You are outside of the country is that mean you are one of “slackers and good for nothing “?

          • Nitricc

            Aboy Tesfay ; what is up? Long time. Nice to see you around.
            Hahaha good and fair question. At the moment I can be discribed as them slacker and good for nothing. But there is a difference. They are feeling their country instead of making their country to their liking for the one hoping to reach. On the other hand I am out side the country making my self better and arming my self better so I can my country better. So, if I was sitting and getting fat and doing nothing but insult the government of Eritrea. No. I am working toward my life long goal. Make my country the best country there is. I am working my butt off.
            So, don’t you think there is a difference? Aboy Tesfay!

          • Amanuel

            Hi Nitricc
            Did you watch ERTV last night about Gemil history? If you did ask your self “am I ready to sacrifice a fraction of what he did, just to reveal my real name and identity and write about what I believe in” I am challenging you and don’t forget to keep your promise, i.e. fulfil national service.

    • fithawi

      Now I am convinced more than ever how embarrassing and denigrating to be an Eritrean is seriously and if I could trade off my race or Eritrean blood I certainly would.We are bad and Kezab hizbi and no wonder we got a crooked shifta leader. We deserve it and long live the shifta.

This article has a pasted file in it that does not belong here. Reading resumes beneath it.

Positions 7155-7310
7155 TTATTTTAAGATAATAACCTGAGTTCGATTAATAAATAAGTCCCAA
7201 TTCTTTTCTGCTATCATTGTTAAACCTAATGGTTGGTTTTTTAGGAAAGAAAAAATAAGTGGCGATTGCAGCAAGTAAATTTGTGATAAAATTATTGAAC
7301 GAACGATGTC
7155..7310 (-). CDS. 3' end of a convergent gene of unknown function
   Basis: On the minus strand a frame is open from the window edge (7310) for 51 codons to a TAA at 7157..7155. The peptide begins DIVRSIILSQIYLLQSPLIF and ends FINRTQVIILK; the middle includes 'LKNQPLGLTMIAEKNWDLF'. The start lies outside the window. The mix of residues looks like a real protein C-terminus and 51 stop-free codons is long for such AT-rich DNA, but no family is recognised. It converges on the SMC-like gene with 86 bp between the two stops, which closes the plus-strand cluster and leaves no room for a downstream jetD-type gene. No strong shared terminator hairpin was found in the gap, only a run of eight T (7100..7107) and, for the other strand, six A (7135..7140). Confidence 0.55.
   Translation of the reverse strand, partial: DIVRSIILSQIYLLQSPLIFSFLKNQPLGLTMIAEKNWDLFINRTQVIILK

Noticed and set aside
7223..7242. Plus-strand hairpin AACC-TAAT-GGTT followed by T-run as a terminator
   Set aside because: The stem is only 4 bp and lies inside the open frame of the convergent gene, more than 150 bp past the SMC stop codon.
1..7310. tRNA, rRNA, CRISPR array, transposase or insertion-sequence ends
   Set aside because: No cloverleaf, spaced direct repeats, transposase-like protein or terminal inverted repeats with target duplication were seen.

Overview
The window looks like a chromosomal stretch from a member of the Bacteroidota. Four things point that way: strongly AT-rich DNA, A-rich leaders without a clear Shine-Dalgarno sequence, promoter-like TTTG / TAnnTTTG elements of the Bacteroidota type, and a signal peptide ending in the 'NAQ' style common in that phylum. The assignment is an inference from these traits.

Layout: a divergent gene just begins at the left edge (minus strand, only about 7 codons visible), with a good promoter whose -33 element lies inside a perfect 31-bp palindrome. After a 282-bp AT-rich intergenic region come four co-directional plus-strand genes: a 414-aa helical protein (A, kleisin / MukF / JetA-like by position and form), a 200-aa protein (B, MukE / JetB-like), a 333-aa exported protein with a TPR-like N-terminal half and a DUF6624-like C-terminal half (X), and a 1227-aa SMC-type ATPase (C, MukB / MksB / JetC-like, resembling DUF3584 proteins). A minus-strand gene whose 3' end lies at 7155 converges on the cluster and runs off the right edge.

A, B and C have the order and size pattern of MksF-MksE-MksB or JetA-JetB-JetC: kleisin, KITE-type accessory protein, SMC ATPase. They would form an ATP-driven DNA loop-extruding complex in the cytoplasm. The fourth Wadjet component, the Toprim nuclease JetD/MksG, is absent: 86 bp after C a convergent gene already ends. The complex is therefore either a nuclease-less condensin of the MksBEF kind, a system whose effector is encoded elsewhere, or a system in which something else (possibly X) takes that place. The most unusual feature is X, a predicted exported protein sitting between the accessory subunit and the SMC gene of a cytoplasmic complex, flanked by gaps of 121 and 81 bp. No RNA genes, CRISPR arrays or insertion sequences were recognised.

• Kokhob Selam

        Dear Fithawi, no you should not. you will regret on that decision. don’t do that. first ask yourself, how did it look last year and go back counting till 1991. you will see big different. again how much among the crowed know the truth? again what is the quantity of people happy within this crowed. you see as far as there is a “government” there is always a group of people who will dance around him. see Mengstu or just go back to Qadafi’s last days.

        http://video.news.com.au/v/43759/Pro-Gaddafi-supporters

  • Semere Andom

    “Any one who says that there is justice in Eritrea is a criminal”, Pilot Dejen Ande Hishel in today’s interview with Assenna
    Sem

    • Pappillon

      Dear Semere,

      You can call me sentimental but I believe Dejen is the last straw that broke the Camel’s back. He will single handedly bring the tyrant down and the clique around him. There is no doubt in my mind that, before we know it, the ICC will hunt the tyrant down. His miraculous escape from prison is the triumph of light over darkness and good over evil where we are not only looking at a time-tested, hardened and way matured young man as we listen to his gut- wrenching testimonies but a young man who is sent to bring Eritrea out of the pitch darkness she is in. Dejen is destined to be a leader where he will lead the Eritrean people into the green pastures for decades to come. That is not an over-stretched optimism but a fact.